I personally never ask someone if they're home, or if they're free, or whatever before saying why I'm contacting them. It is so much more respectful to just state up front: "Hey, I wanna ask you for a favor, which is ...," or "Hi, I have this specific thing to give you. Are you available now?" Then ask if or when the person is available or can do the thing. It gives people an out for whatever reason they may have. In addition to making me slightly anxious and annoyed, it wastes time. How do you feel about this?" Yeah, I don't love this.
Leah: I don't not only ... I think we had two questions in this that are my issues. The soup into the condiments-
Nick: Uh-huh, yeah!
Leah: -and this one. This happens to me at least once a week.
Nick: This is very common. Yeah. This is-
Leah: And it drives me insane!
Nick: Because it's a trap.
Leah: It's a trap! Happens to me a lot with comedy. People'll be like, "What are you doing Tuesday?"
Leah: They're dangling possible work, but it also could be complete garbage!
Nick: Right. "Yeah, are you free to do this unpaid thing that's incredibly inconvenient?"
Leah: Or horrible-
Leah: -or just something you would never ... You know what I mean? Then, you're like, "What's the question?"
Nick: Yeah. Because why this is an etiquette crime is that it forces you to come up with a vague response that is noncommittal to find out what we're talking about; like, "Oh, I'm not sure what my Friday's like."
Leah: Yeah, and I don't want to have to lie!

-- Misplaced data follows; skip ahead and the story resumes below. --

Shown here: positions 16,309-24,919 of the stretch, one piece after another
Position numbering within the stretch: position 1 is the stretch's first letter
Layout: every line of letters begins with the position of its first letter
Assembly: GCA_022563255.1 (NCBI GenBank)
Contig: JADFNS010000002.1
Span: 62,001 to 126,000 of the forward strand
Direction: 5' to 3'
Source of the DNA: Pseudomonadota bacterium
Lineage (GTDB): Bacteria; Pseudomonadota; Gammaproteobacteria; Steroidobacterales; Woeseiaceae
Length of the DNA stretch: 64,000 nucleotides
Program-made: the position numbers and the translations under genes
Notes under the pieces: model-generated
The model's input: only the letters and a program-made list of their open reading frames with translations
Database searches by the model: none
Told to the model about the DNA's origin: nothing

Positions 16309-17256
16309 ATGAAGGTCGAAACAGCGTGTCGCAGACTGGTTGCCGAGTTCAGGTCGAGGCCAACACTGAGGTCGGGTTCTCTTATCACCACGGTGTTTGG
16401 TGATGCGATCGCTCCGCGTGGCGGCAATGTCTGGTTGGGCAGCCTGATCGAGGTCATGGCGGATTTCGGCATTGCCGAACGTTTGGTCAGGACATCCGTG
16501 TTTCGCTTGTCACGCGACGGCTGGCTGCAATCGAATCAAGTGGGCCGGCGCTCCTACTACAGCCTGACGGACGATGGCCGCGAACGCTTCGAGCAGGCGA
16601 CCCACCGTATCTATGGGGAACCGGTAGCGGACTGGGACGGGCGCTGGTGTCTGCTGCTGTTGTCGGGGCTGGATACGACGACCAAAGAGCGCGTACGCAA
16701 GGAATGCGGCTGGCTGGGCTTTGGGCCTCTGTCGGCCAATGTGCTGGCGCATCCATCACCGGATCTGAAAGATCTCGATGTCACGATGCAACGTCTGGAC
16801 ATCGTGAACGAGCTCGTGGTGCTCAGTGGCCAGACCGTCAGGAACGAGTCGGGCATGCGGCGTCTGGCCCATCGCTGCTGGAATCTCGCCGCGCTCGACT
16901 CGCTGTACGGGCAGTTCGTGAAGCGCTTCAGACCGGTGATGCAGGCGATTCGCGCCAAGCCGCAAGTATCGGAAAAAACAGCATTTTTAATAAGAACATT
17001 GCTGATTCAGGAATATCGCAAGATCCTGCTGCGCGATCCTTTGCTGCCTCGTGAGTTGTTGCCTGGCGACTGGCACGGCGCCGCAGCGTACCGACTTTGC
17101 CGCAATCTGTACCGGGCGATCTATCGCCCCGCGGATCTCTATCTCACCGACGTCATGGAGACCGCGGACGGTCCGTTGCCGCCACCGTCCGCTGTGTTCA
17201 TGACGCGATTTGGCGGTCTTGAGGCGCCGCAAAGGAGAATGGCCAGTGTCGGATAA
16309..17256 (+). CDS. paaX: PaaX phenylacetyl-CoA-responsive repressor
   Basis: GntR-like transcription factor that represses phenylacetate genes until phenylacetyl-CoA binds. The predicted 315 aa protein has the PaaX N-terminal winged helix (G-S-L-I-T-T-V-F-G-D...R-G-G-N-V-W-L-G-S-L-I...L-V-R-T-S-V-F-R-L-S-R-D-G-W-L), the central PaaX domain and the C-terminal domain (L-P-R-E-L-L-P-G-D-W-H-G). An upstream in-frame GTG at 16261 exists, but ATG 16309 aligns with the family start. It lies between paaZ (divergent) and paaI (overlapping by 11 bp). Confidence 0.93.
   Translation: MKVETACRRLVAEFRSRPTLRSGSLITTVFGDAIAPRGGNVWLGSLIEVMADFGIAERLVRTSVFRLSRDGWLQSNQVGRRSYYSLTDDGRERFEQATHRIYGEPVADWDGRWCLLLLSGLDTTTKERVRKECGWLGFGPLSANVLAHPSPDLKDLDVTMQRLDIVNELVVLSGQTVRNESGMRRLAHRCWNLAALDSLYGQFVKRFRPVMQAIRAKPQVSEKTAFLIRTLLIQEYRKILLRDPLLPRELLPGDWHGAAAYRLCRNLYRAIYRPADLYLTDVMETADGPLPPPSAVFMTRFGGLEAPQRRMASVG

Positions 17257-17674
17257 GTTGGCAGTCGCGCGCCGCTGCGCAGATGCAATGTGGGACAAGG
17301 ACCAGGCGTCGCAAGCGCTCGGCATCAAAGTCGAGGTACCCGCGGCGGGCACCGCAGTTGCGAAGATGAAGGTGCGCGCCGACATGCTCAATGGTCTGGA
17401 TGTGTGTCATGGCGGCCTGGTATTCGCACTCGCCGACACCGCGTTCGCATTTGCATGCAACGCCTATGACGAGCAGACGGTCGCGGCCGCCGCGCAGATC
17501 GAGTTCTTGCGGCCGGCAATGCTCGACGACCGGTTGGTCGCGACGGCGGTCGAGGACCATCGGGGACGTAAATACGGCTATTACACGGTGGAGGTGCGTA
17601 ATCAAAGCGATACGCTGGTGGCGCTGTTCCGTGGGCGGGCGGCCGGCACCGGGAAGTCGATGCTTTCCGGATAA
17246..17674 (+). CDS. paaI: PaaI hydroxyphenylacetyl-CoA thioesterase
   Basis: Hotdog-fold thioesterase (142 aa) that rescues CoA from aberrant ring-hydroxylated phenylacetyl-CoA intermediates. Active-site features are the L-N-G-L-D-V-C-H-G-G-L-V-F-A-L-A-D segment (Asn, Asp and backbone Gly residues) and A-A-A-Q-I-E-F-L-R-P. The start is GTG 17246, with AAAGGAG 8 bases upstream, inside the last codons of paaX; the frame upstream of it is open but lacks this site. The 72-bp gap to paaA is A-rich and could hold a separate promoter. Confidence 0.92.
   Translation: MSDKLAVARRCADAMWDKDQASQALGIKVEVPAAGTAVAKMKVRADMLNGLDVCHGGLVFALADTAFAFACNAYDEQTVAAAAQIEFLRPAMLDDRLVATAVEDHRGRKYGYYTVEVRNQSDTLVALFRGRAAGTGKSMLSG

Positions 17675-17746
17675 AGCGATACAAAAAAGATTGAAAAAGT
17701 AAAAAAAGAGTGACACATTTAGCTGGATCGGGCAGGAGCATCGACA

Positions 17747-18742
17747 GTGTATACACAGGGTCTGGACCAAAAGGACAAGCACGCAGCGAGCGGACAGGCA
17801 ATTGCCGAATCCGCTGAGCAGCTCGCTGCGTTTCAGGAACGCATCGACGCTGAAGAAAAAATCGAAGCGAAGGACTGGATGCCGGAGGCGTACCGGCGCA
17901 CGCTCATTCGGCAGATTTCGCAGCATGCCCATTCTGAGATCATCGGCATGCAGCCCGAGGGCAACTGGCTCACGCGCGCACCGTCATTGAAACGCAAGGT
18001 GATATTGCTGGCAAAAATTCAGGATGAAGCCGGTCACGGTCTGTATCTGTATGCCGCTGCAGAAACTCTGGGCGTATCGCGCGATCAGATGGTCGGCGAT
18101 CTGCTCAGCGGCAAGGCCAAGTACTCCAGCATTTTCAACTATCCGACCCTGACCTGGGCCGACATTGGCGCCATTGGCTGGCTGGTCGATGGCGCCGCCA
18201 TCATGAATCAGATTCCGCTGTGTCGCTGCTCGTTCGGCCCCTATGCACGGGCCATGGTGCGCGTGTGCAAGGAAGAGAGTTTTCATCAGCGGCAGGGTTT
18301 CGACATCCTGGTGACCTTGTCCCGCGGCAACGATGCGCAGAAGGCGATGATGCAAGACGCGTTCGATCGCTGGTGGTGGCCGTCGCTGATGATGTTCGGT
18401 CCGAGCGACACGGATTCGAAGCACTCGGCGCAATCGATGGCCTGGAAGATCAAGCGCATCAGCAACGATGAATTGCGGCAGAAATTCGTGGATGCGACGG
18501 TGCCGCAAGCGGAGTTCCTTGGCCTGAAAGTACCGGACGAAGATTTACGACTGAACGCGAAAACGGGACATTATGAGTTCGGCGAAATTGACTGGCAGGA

Nick: Or, "I'm home, but I'm in the middle of something, I think ..." It's just, what are we talking about?
Leah: I've started getting better because this is another one that just ... You know, I get so worked up. You know me.
Nick: [Giggling] Mm-hmm.
Leah: I mean, you basically have to say some version of, "Why, what's up?"
Nick: Yeah. I mean, I guess you would just say that ... Don't actually answer the question about availability or interest, and just respond with, "Tell me more."
Leah: Yeah because I'm not going to make something up. I need to know what the rest ... You obviously haven't given me all of the question yet, and you know that you haven't.
Nick: Yeah. Although, in my experience, you're not because you know whatever it is is not good.
Leah: Yeah. 90 percent of the time.
Nick: Yeah. It's never like, "Oh, are you free for free money?"
Leah: Yeah. [Giggling]
Nick: "Can I bring over some ice cream?" No.
Leah: "I have puppies outside that are so cute! I just wanted to see if you wanted to pet them and put outfits on them!" Oh yeah! I'm home then!
Nick: [Giggling] Right. Yeah. It's never that. No, it's, "Do you want to move a piano up my walk-up?" Yeah ...
Leah: I absolutely don't want to do it.
Nick: Right. So, it is rude, yeah, because it definitely corners people, and it's a trap, and it's a terrible feeling to be in that position. So, definitely don't do that. Yeah, that's a good PSA.
Leah: I think that you should feel comfortable saying, "Why, what's up?" or, like Nick said, "Tell me more!"
Leah: Also, if they're ... If they always come over here, you're allowed to be in your home and not available.
Nick: Yeah, just because you're home doesn't mean you're free. Full stop.
Leah: So, you can say, "I'm home, but I'm not free."
Nick: Yeah, that's fair. Then, if they're like, "But I have hot pie ..."
Leah: Then you're like, "Oh, I'll be free in five minutes."
Leah: I've never texted anybody that. I'll be like, "Hey, there's this thing," and I say what the thing is. "It's Tuesday. Would you be interested?"